Does anyone have experience with removing Tin from their tanks? Or how efficient cuprisorb is at removing metals?

Also wondering if its bad to tumble it too much and if others permanently run it or polyfilters in their DT?

I hope this was tied to that rusty hook, or because my tank and PVC are fairly new, which others anecdotally believe causes high tin levels for new tanks.

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Before you drive yourself crazy, please consider the fact that this analysis may not be accurate or precise. 

This is why i don't like these broad spectrum analyses, because they're so hard to interpret and triton in particular has not been particularly forthcoming with their methodology in spite of calls for transparency by experts in marine aqueous chemistry. 

Before you go making tons of changes, find another lab next time and send a duplicate sample to them as you send it to triton. This will help confirm/deny something funky is actually going on. 

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1 hour ago, victoly said:

Before you drive yourself crazy, please consider the fact that this analysis may not be accurate or precise. 

This is why i don't like these broad spectrum analyses, because they're so hard to interpret and triton in particular has not been particularly forthcoming with their methodology in spite of calls for transparency by experts in marine aqueous chemistry. 

Before you go making tons of changes, find another lab next time and send a duplicate sample to them as you send it to triton. This will help confirm/deny something funky is actually going on. 

Thanks Victoly. I appreciate the angle you approach this.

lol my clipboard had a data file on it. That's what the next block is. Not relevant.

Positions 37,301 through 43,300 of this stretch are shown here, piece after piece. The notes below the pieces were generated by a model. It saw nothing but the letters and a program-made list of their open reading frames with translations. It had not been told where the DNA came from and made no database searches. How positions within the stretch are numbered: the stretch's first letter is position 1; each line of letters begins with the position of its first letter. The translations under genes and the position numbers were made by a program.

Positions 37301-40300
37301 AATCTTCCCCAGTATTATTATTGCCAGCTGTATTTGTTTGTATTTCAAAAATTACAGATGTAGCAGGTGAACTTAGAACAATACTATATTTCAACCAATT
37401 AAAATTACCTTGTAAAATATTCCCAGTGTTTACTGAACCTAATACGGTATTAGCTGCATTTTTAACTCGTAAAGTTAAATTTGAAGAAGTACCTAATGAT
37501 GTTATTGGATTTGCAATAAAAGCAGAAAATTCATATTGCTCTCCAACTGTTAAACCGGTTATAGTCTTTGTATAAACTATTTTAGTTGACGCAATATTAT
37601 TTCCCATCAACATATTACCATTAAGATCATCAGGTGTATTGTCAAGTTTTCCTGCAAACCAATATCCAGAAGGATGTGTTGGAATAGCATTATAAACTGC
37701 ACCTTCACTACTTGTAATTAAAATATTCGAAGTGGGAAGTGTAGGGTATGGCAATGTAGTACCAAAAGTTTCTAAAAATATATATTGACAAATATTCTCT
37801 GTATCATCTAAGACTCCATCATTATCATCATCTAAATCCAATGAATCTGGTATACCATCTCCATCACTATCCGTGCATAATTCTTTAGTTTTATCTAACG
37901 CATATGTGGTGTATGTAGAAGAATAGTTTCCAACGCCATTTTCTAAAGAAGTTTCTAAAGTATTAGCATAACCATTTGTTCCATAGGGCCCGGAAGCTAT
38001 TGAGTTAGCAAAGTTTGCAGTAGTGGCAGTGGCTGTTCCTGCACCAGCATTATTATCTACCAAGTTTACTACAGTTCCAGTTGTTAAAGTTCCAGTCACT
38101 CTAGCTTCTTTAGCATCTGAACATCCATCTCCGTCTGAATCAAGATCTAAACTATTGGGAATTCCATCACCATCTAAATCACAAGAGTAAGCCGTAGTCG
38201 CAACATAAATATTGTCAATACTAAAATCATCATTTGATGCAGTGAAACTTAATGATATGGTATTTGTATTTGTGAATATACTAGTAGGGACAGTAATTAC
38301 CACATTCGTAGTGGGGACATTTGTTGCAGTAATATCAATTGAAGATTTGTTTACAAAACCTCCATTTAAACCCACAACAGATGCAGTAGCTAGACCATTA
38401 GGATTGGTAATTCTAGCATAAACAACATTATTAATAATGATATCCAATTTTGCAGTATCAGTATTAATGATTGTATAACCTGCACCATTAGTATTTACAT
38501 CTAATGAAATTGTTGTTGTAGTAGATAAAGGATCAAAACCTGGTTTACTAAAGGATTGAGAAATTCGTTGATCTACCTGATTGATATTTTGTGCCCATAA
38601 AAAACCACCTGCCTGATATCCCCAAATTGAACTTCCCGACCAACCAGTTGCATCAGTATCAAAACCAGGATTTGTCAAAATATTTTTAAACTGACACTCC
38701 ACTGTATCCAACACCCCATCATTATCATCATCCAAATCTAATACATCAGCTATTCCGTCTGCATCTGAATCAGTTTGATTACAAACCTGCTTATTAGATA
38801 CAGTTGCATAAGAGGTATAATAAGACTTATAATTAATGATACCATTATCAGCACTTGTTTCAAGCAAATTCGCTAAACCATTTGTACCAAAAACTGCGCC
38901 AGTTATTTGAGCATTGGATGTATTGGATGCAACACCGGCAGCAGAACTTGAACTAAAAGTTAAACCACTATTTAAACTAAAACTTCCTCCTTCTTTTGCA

I guess, in a way, I am excited to have a tangible thing to focus on and target. And seeing a rusty magnetic hook above my sump added fuel to my fire to fix this.

Because when Alk/temp/salinity have been rock stable for 4-5 months, my po4 and no3 are present sufficiently (.03-.08 and 16ppm-32ppm), have corraline sprouting everywhere, i am acclimating slowly to my LEDs even if the frags came from tanks with LEDs. 

And I have other LPS and a digitata and setosa alive, I don't know what else to do...

But perhaps I will look to submit my 2nd test to multiple parties perhaps. Battlecorals coincidently, posted on R2R this week, that he also had high tin levels He experimented and sent the water to multiple test companies and the disparities were huge. 

Are these just scams haha?

 

 

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Honestly I think its pretty unlikely that something not in the tank like this hook would a) have a measurable impact and b) be detrimental. 

Like I said in my last post, there are some scientists who I know who are well regarded in their fields (i.e., running a marine chemistry lab at a major R1 university) who voiced strong concerns over the methods being used here and their fitness for use. That doesn't even get into the interpretation part, which is challenging too. 

I personally would not use my money on ICP testing as anything other than a curiousity. However, you see the dark side of this in that you now feel the need to act and you better believe these labs follow up with magical potions to fix whatever ails you. I'm just not a believer. 

I would spend that money on a really good tank controller, monitor temp/sal/alk via controller if you can swing it and just be patient. 

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18 minutes ago, victoly said:

Honestly I think its pretty unlikely that something not in the tank like this hook would a) have a measurable impact and b) be detrimental. 

Like I said in my last post, there are some scientists who I know who are well regarded in their fields (i.e., running a marine chemistry lab at a major R1 university) who voiced strong concerns over the methods being used here and their fitness for use. That doesn't even get into the interpretation part, which is challenging too.